Once you reach Warwick, take the New England Highway and set your course for Thulimbah – when you begin to see granite boulders, stone fruit groves and apple orchards dotting the landscape, you’re getting close.

Morning tea is beckoning and tucking into freshly baked crumbly apple pie with creamy spiced cider ice cream at Suttons Farm is going to be a highlight of your day!  Farmers Dave & Ros Sutton also make wicked cider, juice, jams, sauces and syrups from their apples, so don’t leave without stocking up.

Stanthorpe Cheese is just a short hop over the railway tracks  – here you can try and buy farmhouse cheeses made from the milk of happy Jersey Cows – and other local artisanal products like Lyrah infused vinegars, Mt Stirling olives and olive oil, and New England Larder pickles, chutneys and relishes.


Find a Strange Bird

You’re in Queensland’s premier wine region so a wine tasting or two along the Strange Bird Wine Trail is compulsory! ‘Strange Bird’ is the nickname for the unusual, lesser known varieties of wine grapes grown in this area – Saperavi, Fiano, Verdelho, and Durif  to name a few.  As you’re heading south, drop into Ridgemill Estate, Hidden Creek, Twisted Gum, Golden Grove or Symphony Hill for a wine tasting and a chat with the winemaker at the cellar door. Don’t forget to buy a case or two to take home!

Stop in at Jamworks for a range of sweet treats made from local produce – buy a jar of delicious strawberry, ginger and rose jam  – it’ll be the perfect reminder of your time here when you’re gobbling down some toast and rushing off to work next week.

For a really special farm to table lunch book a table at Ballandean Estate winery’s The Barrelroom and Larder where chefs Travis Crane and Arabella Chambers source ingredients no more than 3-hours’ drive from their kitchen. Seasonal menus star local vegetables, venison, lamb, goat and pork alongside herbs and salad greens from their own garden, and they will match your dishes with Ballandean Estate wines. Perfecto!

No question – you’re going to need to walk off lunch in Girraween National Park, a short drive away.  Granite trails, from easy 30-minute strolls to challenging half day hikes, take in spectacular granite landscapes, tracts of bush, meandering creeks and precariously balancing boulders. Keep an eye out for pretty spring wildflowers from October to November.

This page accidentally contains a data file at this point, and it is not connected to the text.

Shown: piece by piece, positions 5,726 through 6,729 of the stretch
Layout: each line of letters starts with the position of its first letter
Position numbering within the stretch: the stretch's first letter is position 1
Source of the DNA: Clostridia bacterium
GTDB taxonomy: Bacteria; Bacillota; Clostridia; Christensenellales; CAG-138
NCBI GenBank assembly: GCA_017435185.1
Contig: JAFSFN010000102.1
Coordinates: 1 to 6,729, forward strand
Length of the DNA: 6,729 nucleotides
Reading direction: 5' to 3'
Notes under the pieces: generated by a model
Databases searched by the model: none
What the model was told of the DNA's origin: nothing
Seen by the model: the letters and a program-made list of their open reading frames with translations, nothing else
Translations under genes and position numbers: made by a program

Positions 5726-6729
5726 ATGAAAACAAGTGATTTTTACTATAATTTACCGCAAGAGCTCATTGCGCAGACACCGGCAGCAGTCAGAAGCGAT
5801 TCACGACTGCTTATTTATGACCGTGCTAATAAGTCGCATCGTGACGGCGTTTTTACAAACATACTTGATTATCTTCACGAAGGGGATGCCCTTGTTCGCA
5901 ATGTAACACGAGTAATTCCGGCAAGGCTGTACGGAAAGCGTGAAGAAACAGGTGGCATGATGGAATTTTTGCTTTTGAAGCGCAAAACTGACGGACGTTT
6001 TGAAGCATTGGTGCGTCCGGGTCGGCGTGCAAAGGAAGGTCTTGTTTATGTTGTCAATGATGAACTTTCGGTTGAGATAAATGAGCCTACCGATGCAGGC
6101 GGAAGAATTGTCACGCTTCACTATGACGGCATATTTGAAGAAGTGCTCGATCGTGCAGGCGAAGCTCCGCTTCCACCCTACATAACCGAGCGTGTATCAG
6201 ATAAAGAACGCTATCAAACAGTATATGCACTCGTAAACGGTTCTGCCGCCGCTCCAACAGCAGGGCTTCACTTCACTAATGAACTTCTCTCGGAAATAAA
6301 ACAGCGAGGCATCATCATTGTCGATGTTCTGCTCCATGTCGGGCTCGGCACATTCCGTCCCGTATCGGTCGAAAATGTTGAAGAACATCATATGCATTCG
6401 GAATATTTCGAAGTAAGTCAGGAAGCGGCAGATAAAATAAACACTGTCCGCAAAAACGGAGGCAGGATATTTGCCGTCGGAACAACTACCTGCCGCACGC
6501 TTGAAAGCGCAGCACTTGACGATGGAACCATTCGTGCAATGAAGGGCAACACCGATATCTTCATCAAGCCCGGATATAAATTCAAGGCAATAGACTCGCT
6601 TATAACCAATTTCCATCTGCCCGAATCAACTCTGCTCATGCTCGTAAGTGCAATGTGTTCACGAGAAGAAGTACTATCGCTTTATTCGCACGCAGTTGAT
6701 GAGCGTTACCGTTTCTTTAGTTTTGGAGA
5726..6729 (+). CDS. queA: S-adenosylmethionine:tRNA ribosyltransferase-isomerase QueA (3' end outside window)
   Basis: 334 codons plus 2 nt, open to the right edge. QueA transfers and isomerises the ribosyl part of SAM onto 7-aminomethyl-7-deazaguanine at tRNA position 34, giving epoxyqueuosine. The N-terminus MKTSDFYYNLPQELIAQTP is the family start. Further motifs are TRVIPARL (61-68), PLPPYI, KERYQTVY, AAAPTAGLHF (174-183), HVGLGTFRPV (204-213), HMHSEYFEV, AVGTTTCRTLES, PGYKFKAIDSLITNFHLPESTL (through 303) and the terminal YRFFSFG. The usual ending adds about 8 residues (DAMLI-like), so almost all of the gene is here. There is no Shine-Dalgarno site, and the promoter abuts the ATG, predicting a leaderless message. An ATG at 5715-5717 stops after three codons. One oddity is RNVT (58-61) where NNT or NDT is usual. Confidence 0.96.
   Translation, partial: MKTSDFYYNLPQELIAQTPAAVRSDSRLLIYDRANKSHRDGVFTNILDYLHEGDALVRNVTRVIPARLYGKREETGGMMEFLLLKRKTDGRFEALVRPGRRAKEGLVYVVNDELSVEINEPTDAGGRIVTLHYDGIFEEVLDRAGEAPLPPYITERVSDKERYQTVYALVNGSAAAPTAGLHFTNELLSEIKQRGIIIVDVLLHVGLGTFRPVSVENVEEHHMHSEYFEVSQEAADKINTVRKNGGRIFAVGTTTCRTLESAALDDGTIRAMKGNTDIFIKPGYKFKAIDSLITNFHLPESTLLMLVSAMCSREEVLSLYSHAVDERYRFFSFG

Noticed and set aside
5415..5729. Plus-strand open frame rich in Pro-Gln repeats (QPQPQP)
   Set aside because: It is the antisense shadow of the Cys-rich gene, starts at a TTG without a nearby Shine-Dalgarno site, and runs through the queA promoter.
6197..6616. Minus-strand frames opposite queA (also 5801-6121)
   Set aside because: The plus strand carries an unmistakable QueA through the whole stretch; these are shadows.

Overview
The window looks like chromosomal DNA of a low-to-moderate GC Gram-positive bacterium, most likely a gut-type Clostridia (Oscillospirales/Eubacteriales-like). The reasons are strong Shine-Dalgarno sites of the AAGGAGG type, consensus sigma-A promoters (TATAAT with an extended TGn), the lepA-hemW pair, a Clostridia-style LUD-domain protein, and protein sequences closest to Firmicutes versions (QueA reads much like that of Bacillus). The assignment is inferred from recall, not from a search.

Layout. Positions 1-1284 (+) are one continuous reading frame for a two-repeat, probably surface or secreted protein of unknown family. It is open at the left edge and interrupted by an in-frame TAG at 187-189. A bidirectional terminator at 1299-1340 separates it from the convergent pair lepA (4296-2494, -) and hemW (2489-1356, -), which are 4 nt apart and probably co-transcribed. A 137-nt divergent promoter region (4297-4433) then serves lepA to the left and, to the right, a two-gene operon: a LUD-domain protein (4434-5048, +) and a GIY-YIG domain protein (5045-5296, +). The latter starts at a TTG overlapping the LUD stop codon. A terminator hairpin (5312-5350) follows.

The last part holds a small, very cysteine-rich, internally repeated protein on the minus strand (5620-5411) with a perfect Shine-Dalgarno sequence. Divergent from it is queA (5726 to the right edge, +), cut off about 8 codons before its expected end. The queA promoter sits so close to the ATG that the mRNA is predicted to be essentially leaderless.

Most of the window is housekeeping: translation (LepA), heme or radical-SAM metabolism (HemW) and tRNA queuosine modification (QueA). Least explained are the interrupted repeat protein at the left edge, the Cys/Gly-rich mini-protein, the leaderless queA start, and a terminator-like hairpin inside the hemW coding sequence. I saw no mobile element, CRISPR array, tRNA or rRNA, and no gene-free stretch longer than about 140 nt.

If you’re keen on an early morning hike, you can stay close to the National Park at Girraween Environmental Lodge (self-catering) or at Vineyard Cottages (onsite restaurant or book a cottage with a kitchenette), or in Stanthorpe book in at  Diamondvale Cottages, Alure or 31 The Rocks and dine at local favourite McGregor Terrace Food Project.

Image: Tourism and Events Queensland


Day 3: Stanthorpe to Brisbane or Gold Coast

(250kms, just under 3 hours drive)

If you’re not off on a dawn hike, sleep in and enjoy a leisurely breakfast at your accommodation or try Feast n Farmin’, Foxy’s Bakery or Brinx Deli in Stanthorpe.

Hands up who wants to go home?

No we didn’t think so!  Before you set your course toward home, drop in to the Truffle Discovery Centre to learn about the area’s truffles – a gourmet ingredient sought after by chefs and home cooks  – you can buy fresh truffles here in the season (usually late July /early August depending on the weather) or truffle oil or truffle-infused honey year-round.

On the way out of town tour Kent Saddlery’s workshop to see master saddlers and leather artisans at work, or drop into Granite Belt Christmas Farm – where you can buy fresh handmade chocolates from Mrs Claus’ Kitchen, or savour the fresh smell of pine on a wander through the fields of real Christmas trees – if you’re there in harvest season you can take home the perfect festive tree!

Explore on foot or horseback

Travelling back through Warwick, and continuing onto the Cunningham Highway, you have the option of spending the afternoon walking and picnicking in the beautiful Goomburra section of Main Range National Park or having lunch, horse riding and feeding the farm animals at Bestbrook Mountain Resort.

Whichever you choose, you’re heading home relaxed and refreshed with a haul of gourmet goodies to tide you over until the next time you set off road tripping these country roads.

This article originally appeared on Southern Queensland Country. You can find the original article HERE.